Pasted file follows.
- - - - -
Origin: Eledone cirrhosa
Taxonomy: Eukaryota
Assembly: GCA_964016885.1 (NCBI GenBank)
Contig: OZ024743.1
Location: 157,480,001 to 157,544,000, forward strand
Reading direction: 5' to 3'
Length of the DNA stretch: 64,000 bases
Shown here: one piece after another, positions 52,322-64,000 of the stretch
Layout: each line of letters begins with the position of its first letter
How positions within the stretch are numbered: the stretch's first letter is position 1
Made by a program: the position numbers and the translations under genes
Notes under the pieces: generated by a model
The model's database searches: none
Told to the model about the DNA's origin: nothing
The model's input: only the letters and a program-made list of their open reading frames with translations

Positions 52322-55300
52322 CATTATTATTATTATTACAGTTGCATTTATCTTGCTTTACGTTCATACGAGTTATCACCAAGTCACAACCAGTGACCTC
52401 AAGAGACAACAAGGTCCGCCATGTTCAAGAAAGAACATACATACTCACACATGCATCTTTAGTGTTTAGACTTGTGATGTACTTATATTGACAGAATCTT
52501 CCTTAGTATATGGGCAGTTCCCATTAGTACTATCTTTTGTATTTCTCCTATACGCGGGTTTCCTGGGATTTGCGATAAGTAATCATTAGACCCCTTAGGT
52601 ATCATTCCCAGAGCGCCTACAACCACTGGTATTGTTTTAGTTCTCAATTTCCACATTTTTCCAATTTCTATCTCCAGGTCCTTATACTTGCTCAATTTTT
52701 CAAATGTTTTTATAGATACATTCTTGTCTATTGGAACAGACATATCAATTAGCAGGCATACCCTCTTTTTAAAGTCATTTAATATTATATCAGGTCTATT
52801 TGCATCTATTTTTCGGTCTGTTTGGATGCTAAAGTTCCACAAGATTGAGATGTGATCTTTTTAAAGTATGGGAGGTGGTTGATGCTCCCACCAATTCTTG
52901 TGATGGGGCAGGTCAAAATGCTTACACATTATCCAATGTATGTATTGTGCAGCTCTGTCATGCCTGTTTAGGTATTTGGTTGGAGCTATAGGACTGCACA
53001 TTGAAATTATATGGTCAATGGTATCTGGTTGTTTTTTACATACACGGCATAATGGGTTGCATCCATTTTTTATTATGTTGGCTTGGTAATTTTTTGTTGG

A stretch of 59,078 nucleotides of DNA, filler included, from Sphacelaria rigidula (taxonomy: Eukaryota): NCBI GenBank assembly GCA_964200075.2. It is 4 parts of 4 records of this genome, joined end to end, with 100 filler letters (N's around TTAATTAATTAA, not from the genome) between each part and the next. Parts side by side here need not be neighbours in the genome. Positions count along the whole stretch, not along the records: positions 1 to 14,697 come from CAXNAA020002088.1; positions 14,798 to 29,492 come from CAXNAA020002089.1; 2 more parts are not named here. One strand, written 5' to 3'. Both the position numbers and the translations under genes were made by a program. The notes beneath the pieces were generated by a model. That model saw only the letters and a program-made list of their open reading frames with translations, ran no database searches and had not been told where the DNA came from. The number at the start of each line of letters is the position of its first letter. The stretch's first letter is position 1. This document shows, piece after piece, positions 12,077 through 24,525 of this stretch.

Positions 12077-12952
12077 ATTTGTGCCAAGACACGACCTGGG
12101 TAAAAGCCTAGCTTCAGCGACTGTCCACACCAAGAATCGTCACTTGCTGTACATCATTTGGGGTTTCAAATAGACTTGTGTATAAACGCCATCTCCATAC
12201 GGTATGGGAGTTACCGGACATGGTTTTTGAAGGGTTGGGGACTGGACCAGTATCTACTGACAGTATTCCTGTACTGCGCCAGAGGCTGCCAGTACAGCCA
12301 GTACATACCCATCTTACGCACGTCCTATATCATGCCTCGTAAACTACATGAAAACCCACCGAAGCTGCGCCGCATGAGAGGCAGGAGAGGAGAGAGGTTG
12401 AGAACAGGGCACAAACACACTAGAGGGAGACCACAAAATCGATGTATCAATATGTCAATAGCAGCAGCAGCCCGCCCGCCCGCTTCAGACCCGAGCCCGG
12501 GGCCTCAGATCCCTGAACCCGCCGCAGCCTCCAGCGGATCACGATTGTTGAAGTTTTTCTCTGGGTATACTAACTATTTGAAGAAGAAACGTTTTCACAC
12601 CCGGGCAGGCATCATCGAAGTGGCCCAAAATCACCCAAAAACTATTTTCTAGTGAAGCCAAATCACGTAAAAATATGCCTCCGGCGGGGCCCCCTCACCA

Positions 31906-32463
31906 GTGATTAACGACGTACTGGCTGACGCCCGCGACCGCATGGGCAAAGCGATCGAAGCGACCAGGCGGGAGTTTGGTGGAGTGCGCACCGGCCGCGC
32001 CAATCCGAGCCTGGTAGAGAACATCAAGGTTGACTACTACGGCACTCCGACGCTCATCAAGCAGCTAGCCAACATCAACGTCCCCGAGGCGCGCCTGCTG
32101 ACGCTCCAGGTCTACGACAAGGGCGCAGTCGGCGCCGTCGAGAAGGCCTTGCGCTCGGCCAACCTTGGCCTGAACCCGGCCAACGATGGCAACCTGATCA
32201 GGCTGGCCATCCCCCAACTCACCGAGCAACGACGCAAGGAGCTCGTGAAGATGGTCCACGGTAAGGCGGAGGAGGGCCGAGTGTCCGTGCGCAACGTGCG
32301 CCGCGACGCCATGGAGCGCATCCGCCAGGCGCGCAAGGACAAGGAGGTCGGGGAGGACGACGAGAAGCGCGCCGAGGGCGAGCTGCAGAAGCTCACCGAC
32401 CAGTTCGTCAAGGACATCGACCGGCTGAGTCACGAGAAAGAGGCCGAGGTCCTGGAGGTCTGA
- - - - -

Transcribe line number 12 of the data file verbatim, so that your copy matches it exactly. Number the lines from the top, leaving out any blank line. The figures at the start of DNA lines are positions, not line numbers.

Notes under the pieces: generated by a model